Johns Hopkins Magazine - November 1996 Issue

A Primer for Politics

By "Guido Veloce"

I prepared for the 1996 elections by listening to talk radio. The good part was knowing that the callers were on the telephone rather than out in public where they could do real damage. The bad parts, however, were quite ugly, and they inspired dark thoughts about the practice of politics, as well as inquiries about New Zealand's immigration policy.

In recent years the public, the media, and candidates for office seem to be playing politics in a different key. It has become the rhetorical equivalent of rap music: lots of anger, heavy on the beat, deeply personal, and disdainful of elegance and propriety. Maybe this style comes naturally to some people, but I couldn't help wondering how an ambitious young man or woman of gentler disposition could learn the viciousness and pettiness to excel at today's political game. A background in ice hockey would help, as would staying an extra three years in middle school. But as best I can tell, there is not much in print to give assistance, either on a theoretical or a practical level--no grand philosophical statements and precious few how-to manuals, just lots of self-serving memoirs from insiders and would-be insiders. There is no comparison between talk show host newsletters and the Federalist Papers.

What would be the right kind of political treatise to help prepare the next generation of leaders and talk show hosts to succeed in a post-civility world? The answer is probably "a cartoon strip," but I couldn't draw one. So I went back to the future for a model, to primers--those cheap, simple books our ancestors used to terrify children into learning the alphabet and being pious. They were filled with catchy aphorisms, often in dreadful poetry, and were very modern in their contempt for nuance. The most famous one, first published in the 1690s and in print for over a century, was the New-England Primer. It shaped impressionable minds with such rhymes as the ones for the letters A and Q:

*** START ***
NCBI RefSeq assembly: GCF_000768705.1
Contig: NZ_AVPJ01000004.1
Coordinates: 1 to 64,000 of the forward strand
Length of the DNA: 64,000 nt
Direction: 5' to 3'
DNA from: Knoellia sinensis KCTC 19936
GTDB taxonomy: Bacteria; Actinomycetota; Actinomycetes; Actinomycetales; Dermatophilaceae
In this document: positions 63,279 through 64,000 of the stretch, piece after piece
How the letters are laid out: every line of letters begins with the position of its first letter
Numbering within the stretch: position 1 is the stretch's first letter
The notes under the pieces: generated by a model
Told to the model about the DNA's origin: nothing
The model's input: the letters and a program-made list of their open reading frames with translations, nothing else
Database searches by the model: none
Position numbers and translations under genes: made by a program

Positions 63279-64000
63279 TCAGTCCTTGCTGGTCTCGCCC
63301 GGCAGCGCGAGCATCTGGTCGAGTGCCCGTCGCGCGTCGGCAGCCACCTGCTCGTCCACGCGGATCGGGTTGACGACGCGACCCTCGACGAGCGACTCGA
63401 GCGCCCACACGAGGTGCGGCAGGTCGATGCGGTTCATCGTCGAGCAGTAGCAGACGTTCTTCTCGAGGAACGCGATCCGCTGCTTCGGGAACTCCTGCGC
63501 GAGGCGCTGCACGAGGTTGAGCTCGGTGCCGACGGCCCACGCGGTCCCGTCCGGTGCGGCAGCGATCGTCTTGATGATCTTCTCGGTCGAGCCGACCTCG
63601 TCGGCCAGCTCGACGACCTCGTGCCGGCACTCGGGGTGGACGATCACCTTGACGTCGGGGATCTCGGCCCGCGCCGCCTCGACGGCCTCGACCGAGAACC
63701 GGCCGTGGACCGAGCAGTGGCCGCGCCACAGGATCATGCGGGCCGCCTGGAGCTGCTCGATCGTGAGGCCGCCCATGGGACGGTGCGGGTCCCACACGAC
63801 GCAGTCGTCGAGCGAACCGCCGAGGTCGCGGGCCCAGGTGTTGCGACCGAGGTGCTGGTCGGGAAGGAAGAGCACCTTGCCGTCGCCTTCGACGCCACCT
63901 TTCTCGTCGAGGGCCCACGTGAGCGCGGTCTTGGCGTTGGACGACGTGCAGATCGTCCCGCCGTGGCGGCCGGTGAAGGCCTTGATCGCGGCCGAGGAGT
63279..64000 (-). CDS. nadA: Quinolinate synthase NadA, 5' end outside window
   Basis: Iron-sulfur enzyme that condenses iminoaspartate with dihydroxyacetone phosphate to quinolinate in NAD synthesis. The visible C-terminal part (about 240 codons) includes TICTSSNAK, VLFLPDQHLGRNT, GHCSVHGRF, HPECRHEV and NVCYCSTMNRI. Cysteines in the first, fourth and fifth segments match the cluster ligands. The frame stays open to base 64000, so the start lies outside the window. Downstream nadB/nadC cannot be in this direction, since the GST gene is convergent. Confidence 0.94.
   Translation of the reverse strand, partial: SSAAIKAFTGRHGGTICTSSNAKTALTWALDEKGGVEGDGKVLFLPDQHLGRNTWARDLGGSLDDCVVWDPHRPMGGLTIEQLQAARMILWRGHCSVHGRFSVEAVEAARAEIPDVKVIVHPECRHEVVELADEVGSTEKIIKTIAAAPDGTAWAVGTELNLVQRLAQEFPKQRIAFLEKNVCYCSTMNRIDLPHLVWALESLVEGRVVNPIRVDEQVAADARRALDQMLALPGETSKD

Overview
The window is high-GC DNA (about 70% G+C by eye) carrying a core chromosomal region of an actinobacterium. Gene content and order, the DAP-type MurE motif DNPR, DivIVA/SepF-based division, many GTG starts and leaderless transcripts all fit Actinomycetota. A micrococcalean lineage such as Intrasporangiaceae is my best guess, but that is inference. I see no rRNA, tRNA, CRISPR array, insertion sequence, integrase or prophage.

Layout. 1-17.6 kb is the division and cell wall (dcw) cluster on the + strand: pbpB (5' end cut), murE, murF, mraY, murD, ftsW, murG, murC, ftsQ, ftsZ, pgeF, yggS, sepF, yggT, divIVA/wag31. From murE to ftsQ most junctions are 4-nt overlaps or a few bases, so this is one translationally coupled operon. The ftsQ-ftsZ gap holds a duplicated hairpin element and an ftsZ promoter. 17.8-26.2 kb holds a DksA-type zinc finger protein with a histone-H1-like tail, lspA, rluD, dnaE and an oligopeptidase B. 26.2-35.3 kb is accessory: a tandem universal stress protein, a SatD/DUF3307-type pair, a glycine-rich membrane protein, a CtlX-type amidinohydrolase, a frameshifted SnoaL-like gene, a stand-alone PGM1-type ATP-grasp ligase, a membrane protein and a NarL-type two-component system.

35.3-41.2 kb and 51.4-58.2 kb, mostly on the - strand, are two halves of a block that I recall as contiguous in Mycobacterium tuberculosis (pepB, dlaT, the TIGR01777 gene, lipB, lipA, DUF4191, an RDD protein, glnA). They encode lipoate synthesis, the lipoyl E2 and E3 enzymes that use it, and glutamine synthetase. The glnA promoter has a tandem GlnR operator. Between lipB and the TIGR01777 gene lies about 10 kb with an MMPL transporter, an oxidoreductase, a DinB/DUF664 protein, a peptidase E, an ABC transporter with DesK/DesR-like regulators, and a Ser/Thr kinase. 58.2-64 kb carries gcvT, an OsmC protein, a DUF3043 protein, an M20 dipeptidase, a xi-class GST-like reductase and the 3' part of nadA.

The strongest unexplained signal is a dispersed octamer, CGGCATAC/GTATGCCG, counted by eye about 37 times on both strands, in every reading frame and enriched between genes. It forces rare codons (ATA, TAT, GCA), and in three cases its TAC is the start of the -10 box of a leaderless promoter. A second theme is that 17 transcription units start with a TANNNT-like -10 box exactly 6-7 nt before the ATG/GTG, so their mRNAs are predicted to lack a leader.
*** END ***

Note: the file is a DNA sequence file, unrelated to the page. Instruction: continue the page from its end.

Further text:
With that inspirational example in mind, I have composed a primer for politics in the contemporary manner:

By repeating these easily memorized rhymes (preferably not while walking alone on city streets), any boy or girl can learn the essential techniques for talk radio, political speech writing, or running for public office. They should therefore be kept out of the hands of children.

"Guido Veloce" is a Johns Hopkins professor.

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